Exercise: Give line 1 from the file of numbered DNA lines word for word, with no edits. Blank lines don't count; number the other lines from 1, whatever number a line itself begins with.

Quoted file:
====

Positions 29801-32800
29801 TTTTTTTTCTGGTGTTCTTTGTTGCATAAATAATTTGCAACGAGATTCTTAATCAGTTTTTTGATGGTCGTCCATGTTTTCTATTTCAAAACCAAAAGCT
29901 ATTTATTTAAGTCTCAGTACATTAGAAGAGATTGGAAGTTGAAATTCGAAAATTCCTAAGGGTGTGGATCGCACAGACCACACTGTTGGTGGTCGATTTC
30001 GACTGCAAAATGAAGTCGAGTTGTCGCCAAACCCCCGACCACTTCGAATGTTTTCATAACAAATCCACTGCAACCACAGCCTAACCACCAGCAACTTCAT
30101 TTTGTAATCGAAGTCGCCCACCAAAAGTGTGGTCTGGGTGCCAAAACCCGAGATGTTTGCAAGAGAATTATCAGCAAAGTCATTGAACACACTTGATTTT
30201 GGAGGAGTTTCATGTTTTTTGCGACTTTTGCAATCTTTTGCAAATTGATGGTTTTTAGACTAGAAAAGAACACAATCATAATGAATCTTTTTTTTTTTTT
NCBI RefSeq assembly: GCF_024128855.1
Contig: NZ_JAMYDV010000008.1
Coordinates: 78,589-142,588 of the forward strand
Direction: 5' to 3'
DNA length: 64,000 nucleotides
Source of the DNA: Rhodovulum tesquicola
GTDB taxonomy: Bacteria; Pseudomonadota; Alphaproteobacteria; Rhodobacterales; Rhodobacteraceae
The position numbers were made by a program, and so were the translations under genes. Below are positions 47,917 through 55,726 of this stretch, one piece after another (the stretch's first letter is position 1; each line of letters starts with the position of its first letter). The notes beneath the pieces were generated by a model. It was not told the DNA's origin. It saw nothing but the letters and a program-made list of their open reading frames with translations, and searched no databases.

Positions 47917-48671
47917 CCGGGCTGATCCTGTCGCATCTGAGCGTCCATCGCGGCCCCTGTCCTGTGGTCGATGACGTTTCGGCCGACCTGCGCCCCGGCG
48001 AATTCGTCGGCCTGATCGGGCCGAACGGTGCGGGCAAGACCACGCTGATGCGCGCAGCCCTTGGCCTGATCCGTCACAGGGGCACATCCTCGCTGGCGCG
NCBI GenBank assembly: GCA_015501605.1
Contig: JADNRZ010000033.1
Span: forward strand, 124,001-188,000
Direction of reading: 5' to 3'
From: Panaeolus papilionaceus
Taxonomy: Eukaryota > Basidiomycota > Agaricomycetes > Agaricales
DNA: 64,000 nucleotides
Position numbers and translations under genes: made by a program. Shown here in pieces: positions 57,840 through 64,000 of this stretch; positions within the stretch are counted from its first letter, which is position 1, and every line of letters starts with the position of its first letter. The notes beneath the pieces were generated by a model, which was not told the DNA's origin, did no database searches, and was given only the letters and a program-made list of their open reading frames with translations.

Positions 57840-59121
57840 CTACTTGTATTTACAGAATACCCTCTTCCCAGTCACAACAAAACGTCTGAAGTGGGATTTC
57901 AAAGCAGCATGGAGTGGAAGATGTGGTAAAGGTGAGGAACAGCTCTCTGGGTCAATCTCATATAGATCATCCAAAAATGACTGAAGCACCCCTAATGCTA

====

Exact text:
Positions 29801-32800